Most everyone has big ambitions at one point in our lives. What if you had someone who could help you make those a reality? That's what Josh Shipp is trying to do.
Having been through more pitfalls and trials than most of us can imagine, Josh has devoted his life to helping other people get out of the doldrums and realize their dreams. He's recently partnered with Halogen TV for Jump Shipp, a new series bowing on October 21 (9/8c) that will show the world how he helps individuals get from the life they have to the one they want. Before then, though, he sat down with me to talk about how his unique background informs his career success, and how he plans to bring all that to a television audience.
It's your background that sets you apart from other advice-givers. You've been through much of what you're helping people on your show tackle. For the people who don't know, tell us about your history.
The nutshell of my background is that my biological mother was 17 when she got pregnant with me, and left me at the hospital. I've never met my parents, never met anyone related to me. By the time I was 14 I lived in a dozen or more foster homes. I've been abused, picked on, bullied - all these things that looking back on, weren't that great, but that was the catalyst that led me to commit my life to helping other people. Whenever someone's going through something difficult, what they want is a human being that has perspective, not a robot [or] someone acting perfect. It was that, that has led to these great opportunities to help people, particularly young people, who are highly skeptical.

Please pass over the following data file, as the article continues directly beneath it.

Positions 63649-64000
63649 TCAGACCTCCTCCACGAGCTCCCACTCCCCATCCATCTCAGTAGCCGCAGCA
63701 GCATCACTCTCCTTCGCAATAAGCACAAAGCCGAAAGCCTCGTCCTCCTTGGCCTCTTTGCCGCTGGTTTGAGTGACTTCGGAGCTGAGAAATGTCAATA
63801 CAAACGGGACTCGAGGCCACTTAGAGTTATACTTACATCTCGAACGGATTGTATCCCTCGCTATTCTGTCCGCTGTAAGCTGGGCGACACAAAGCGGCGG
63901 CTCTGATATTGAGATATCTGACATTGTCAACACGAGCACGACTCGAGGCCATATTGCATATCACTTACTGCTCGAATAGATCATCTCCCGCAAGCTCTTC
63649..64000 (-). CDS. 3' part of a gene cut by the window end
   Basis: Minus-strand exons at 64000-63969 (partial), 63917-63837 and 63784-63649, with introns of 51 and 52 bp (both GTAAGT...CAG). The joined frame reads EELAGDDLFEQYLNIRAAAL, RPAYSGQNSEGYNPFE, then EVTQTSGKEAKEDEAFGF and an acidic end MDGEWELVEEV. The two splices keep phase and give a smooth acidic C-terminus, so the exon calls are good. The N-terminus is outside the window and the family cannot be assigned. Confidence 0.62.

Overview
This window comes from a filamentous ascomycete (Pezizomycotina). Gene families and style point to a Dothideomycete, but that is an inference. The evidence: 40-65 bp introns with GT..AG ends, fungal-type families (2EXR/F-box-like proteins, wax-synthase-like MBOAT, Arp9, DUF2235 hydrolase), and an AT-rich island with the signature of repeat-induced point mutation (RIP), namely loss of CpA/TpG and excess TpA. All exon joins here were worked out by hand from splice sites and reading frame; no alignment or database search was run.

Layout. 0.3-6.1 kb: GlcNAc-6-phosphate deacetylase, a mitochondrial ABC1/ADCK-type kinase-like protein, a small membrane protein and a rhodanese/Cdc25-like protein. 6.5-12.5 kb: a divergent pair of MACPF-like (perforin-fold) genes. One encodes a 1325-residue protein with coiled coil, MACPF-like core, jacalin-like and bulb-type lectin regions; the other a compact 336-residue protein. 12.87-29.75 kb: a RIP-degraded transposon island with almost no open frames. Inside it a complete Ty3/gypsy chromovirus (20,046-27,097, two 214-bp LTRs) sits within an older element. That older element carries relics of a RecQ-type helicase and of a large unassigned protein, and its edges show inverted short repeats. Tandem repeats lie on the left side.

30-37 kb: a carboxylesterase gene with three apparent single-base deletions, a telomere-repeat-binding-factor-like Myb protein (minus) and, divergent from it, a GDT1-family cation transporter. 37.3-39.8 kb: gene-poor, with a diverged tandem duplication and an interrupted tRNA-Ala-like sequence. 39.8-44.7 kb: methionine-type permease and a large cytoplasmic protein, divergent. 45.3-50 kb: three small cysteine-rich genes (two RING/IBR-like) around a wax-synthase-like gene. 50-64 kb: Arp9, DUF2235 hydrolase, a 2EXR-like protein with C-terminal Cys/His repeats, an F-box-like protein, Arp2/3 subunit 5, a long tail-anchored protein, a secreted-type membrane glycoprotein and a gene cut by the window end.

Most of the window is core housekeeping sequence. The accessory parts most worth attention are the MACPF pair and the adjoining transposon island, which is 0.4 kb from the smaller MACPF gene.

What made you decide to parlay that into what you're doing now? Was there a particular moment that led you to realize this was your career ambition?
These are a couple different moments. People often do not make a change until it's less painful than whatever their current situation is. [Once] I had to spend a night in jail. My foster parents came and bailed me out the next morning. They set me down at home and said, "Josh, you can keep causing problems, but we don't see you as a problem, we see you as an opportunity." In that moment, sort of a rock bottom moment for me, met with a caring adult - that was a moment for me. I'd never viewed all the mistakes that I made as an opportunity.
Most of us as human beings don't do that. We have these regrets, these mistakes, challenges and all we do is we see the negative side. People are afraid to push through failure or afraid to risk. When you do push it to the edge like that, you have perspective. These are all very talented, capable, bright individuals, and [I] think "Why do you need me?" But it's that fear of the unknown. They freeze and they get paralyzed, instead of at least taking some sort of step.
Did you or do you have any particular influences? What impact did they have on you?
My final set of foster parents were enormous influences. Every individual needs some adult in their corner that believes in them. I don't care whether you're 30 or 50, you need someone who's more experienced and wiser than you, that you can pick their brains. I think it's hard for us sometimes to submit ourselves to that because we're told that we should have all the answers.